MUZAFFARABAD: Seeing the big turnout of the tourists, The Prime Minister Azad Kashmir, Raja Farooq Haider Khan on Wednesday, 5 July visited Kohala entry point to check the arrangements and behavior of police officials with the passing tourists. On the occasion, Deputy Commissioners of three districts Muzaffarabad, Bagh and Poonch said under the directives of Prime Minister polite and people friendly police officials including women officers have been deployed to deal with tourists.
They said that measures of government produced a positive effect resulting in high increased number of tourists. Azad Jammu & Kashmir (AJK) government is also providing pamphlets totourists at all entry points of the area about necessary information.
Similarly, hundreds of tourists from all over the country have flocked to hill stations in a bid to enjoy the summer vacations and get away from the heat of the plains. Pakistan Tourism Development Corporation (PTDC) Managing Director Abdul Ghafoortold that a large number of tourists, especially domestic tourists, had been booking their hotels, motels and rest houses at hilly picnic spots such as Murree, Nathiagali, Ayubia, Bhurban Patriata, Abbottabad, Swat, Naran, Kaghan, Shogran, Rawalkot, Neelum Valley, and Gilgit-Baltistan. These areas are likely to receive huge number of local tourists this year. This is in stark contrast to previous years where tourists would shy away given the country’s law and order situation.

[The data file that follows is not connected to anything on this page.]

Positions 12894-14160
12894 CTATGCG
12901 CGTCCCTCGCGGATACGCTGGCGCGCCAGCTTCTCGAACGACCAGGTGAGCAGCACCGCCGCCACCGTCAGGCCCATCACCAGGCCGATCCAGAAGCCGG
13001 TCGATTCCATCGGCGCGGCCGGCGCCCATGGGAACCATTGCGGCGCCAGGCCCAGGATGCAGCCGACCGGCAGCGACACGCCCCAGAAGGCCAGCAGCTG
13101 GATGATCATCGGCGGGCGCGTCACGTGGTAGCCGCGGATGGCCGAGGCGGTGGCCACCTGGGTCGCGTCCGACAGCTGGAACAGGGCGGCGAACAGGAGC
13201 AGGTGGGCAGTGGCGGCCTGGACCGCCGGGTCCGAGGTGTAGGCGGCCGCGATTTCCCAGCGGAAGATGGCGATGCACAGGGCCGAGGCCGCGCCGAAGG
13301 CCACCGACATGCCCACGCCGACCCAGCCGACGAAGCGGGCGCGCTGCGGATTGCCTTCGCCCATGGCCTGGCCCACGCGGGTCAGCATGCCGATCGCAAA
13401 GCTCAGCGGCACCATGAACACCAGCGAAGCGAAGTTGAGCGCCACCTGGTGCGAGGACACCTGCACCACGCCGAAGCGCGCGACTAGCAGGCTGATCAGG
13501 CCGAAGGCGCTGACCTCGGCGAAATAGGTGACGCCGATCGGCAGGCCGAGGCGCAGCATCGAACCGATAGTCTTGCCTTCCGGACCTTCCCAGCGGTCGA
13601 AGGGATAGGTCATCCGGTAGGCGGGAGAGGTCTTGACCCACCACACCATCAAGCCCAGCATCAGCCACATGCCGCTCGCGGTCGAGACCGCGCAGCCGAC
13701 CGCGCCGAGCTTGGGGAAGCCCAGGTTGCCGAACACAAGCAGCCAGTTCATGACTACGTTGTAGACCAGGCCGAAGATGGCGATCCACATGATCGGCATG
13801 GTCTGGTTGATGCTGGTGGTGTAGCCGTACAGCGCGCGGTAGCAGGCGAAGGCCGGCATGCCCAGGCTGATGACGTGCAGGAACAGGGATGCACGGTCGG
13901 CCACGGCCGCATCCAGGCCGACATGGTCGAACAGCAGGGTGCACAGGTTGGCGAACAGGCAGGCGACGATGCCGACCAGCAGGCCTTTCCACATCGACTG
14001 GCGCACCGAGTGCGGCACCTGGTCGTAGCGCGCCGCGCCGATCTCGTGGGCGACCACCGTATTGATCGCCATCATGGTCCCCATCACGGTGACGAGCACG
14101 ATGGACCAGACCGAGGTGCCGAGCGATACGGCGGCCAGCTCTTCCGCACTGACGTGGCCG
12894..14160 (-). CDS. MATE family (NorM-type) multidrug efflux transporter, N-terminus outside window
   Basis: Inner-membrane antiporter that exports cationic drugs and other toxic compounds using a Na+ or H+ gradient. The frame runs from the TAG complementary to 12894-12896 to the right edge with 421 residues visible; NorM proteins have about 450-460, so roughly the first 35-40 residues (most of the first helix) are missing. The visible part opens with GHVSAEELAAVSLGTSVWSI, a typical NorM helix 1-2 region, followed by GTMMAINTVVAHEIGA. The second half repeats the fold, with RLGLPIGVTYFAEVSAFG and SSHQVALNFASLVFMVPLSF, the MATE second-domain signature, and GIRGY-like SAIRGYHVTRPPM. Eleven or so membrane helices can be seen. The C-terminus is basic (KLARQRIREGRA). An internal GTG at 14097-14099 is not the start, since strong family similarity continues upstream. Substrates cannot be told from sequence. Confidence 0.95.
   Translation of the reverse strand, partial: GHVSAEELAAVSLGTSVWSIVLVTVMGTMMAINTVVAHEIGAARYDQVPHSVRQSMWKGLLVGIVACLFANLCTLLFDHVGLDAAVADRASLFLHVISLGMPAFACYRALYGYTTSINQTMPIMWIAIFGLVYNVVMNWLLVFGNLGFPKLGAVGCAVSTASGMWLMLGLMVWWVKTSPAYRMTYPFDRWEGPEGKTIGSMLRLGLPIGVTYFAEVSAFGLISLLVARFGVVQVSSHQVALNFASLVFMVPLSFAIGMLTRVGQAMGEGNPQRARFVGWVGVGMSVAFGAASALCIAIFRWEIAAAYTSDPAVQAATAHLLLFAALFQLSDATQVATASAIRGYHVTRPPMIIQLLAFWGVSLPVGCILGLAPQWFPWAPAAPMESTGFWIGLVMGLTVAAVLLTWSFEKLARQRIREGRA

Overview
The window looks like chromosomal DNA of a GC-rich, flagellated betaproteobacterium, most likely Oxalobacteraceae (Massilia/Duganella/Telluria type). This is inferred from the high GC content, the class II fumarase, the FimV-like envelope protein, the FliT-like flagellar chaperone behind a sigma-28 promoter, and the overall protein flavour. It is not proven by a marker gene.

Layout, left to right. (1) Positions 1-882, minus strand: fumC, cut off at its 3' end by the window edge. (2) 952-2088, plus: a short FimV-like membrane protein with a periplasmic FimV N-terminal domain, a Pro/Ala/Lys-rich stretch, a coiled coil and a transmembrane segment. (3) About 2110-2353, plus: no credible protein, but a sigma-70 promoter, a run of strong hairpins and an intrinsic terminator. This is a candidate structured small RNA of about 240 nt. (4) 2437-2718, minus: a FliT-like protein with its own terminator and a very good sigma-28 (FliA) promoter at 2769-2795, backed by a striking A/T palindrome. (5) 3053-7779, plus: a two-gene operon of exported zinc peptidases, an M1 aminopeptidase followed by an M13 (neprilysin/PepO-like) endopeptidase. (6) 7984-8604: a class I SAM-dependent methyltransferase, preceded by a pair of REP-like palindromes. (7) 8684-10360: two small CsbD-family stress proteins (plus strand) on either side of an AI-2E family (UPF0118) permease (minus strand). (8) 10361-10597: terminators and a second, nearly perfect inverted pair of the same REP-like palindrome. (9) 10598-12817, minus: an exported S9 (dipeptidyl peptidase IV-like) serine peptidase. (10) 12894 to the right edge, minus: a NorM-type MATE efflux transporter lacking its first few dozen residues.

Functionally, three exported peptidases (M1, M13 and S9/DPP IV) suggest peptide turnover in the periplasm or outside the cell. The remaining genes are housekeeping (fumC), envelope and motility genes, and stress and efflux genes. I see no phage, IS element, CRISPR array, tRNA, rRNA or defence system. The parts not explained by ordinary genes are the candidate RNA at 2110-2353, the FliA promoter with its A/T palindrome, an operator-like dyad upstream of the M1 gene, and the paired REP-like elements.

It is evident that the local tourism is picking the momentum, an encouraging development that will gladden the hearts of all our compatriots. This suggests that finally the fate of the tourism industry in Pakistan is taking a turn for the better. We must now move to put into place an enabling environment so that the industry can grow further. Tourism is always a good source of revenue for economically deprived areas and helps with local business and employment. But for it to thrive and attract international attention, it must be carefully regulated and monitored so that standards are maintained. Pakistan should now work on a practical tourism policy which encourages both local and foreign tourists to visit the different sites, which have a lot to offer. Not only should security be taken into consideration, an enabling environment should be created to facilitate the industry and its players. For this a first step would be to brainstorm with the local stakeholders after which some practical steps can be implemented to give impetus to the industry. The tourism development authorities should be allowed a freer hand and a bigger purse.
A combination of government and private sector initiatives will help the tourism industry stand on its feet and give the much-needed uplift to long suffering areas.